HOW TO PAINT A NEWLY PLASTERED WALL

Last month, Marius Stols, a Pretoria handyman with many years of experience, described how to prepare a wall for painting.  This month, he describes the important steps to cover if you want to have a high quality finish to your wall. 

It is very important to be sure the plaster is completely dry.   Time to cure may vary depending on weather conditions – it will of course take longer to dry in rainy weather.

The next step is to prepare the wall with a good primer paint for the first coat, and by that I mean one with good sealing qualities. I personally prefer to prepare the wall first with a bonding liquid, which is usually  colourless and thin as water.  This will ensure that the wall is properly sealed and that no residue comes loose during the primer painting process, which will interfere with a smooth finish.

 

There are a number of primer paints you can use.  One of my personal favourites is filler primer that comes in different sizes and granules (from very fine to coarse), which will fix any minor imperfections in plaster.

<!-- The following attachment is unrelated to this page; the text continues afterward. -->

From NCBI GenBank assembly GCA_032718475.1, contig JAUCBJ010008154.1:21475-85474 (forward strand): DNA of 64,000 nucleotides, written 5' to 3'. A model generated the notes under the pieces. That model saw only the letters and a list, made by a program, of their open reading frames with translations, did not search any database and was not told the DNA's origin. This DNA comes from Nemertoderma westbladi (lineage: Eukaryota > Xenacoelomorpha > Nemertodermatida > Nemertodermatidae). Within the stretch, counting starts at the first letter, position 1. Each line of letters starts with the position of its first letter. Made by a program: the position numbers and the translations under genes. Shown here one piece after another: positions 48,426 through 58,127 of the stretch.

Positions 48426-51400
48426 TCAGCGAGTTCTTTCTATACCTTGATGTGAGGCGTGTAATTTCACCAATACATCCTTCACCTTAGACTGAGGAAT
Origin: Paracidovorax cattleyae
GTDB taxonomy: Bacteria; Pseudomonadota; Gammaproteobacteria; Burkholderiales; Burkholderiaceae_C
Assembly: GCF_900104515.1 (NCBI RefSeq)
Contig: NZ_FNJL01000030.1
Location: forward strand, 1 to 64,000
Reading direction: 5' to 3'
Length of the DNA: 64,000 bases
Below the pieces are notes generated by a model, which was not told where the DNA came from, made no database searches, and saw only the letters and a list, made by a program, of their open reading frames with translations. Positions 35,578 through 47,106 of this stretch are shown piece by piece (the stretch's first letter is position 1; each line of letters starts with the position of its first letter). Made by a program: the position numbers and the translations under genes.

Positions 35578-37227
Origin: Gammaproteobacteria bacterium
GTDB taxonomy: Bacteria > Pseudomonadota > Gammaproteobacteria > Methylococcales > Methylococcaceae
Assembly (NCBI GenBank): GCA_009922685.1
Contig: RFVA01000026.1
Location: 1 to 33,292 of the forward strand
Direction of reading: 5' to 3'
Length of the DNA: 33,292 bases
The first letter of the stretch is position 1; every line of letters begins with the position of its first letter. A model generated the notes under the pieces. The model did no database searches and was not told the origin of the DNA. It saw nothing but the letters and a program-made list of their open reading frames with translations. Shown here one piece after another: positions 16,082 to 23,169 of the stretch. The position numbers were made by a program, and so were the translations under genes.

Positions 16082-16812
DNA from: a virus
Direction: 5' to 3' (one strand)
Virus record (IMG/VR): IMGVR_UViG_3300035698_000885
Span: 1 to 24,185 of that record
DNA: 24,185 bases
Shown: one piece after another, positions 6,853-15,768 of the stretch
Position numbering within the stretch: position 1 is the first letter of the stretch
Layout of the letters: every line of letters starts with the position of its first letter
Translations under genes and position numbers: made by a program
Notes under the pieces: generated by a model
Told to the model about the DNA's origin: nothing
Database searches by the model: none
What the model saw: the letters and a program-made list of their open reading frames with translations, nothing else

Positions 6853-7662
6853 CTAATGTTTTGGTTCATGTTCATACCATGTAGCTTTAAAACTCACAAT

Also keep in mind that there are different rollers for different primers.  You’ll usually find instructions on the wrapping that will indicate the type of roller you should use depending on whether it is to be used on smooth or coarse surfaces, and whether it is intended for use with a solvent or water-based paint.  Using the correct roller can make a huge difference in the outcome, as well as to the amount of effort required in the actual painting of the wall.

Finally, you need a good quality paint that is suitable for the room where it is used, whether a kitchen or bathroom, other rooms, or on outside walls.  Always ask for advice from the salesperson before making your choice.  Two or three coats should give the wall a good finish.

 

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